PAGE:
Magnetic Appeal

From the Rational Enquirer, Vol 3, No. 4, Apr 90.

Did you see an interesting ad in TV Guide a while back for "Micro-Magnets... New Miraculous Pain-Relieving Therapy"?

The three-page advertisement for tiny magnets that stick on the skin and cure what ails you must have cost a bundle for International Health Organization of Montreal, but if enough customers sent in $24.90 for 20 magnets, or $49.50 for 50 or $89.90 for 100 (plus tax, postage and handling, of course) it may yet have been worthwhile for magnet-peddling adherents of the thought of Phineas T. Barnum: "There's a sucker born every minute".

The ads state baldly that "magnets help bring relief from aches, pains and disorders arising from more than 60 ailments". "Clinical tests", which they modestly do not describe, "performed in leading Japanese hospitals", which they modestly do not name, have demonstrated that the miniature magnets "...are remarkable effective in relieving a multitude of health problems." "Records show" (but where they show it, we are not told) that "many who thought they would have to stay on drugs for the rest of their life, have been off them ever since they started using micro-magnets...."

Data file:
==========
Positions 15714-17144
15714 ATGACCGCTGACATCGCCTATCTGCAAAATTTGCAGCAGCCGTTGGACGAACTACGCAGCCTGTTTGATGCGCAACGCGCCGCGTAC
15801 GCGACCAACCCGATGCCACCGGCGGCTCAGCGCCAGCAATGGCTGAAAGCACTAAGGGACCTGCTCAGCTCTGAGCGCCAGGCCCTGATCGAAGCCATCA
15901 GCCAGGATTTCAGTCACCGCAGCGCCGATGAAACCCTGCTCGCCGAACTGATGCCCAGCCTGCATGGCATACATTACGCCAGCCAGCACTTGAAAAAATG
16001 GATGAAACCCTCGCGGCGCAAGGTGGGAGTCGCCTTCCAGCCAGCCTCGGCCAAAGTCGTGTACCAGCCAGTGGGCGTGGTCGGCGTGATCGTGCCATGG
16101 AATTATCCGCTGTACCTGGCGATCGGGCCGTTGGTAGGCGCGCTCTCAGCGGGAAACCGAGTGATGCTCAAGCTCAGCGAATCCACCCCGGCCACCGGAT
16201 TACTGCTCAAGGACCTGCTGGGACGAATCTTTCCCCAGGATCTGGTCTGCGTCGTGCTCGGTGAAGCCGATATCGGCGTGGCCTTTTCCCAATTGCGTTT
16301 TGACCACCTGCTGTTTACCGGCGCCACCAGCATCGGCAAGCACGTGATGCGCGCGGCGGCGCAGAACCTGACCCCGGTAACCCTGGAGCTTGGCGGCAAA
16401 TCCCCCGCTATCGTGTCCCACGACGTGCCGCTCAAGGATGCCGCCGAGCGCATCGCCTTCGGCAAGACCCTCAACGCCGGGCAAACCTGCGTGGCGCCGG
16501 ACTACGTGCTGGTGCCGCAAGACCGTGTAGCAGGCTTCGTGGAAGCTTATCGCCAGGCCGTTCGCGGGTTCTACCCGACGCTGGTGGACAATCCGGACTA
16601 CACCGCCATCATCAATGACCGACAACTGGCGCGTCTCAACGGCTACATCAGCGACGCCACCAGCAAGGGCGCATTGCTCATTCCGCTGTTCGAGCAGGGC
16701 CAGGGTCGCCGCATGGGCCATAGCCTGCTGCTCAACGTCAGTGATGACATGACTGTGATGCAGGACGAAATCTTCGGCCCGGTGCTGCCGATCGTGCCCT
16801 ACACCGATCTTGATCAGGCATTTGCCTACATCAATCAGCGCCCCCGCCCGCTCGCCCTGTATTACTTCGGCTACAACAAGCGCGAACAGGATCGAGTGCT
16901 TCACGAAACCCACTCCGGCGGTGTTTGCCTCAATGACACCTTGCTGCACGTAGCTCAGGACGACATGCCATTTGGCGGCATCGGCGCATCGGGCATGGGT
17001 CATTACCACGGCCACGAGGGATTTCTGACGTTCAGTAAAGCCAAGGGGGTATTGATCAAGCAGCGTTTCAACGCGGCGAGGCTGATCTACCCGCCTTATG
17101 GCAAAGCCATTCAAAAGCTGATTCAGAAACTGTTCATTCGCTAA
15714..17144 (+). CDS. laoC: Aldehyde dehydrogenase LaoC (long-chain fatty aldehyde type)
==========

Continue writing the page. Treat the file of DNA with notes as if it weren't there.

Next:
Testimonials follow from a dozen people identified only by their initials; almost all describe relief from arthritis.

I wrote to International Health, politely requesting their references, the names of the Japanese hospitals, the names of the relieved sufferers, the names of investigators, the names of their medical directors, the difference between their magnets and the magnets you can buy from Edmond Scientific for ten cents each, and a copy of their instructions.

I received a prompt reply ignoring all my requests except the one for instructions, and a package of 10 tiny magnets 4 millimeters across, each attached to a little round band-aid. The package insert, poorly translated from an Oriental language whose characters decorate the page, states that the "magnetic force may improve the blood circulation... and thus remarkably relieve muscular pain and stiffness."

Then again, it may not, as we know from the history of quackery, particularly the rush of magnetic pills, drinks, belts, beds, and what not that followed the discovery of electromagnetism 200 years ago. Nor would applying magnets to the acupuncture points carefully pictured have any known effects on constipation, insomnia, migraine, impotence, performance (lack of) or any other of the 53 problems listed.

In the interests of science, I applied a magnet to my chronically sore back; sad to say, the next day my back hurt worse than ever.

The whole thing is touching evidence of how vulnerable to quackery are people with chronic illnesses, particularly arthritis; how popular are any junk therapies that have the merit of not involving drugs; and how weak are our mail fraud laws.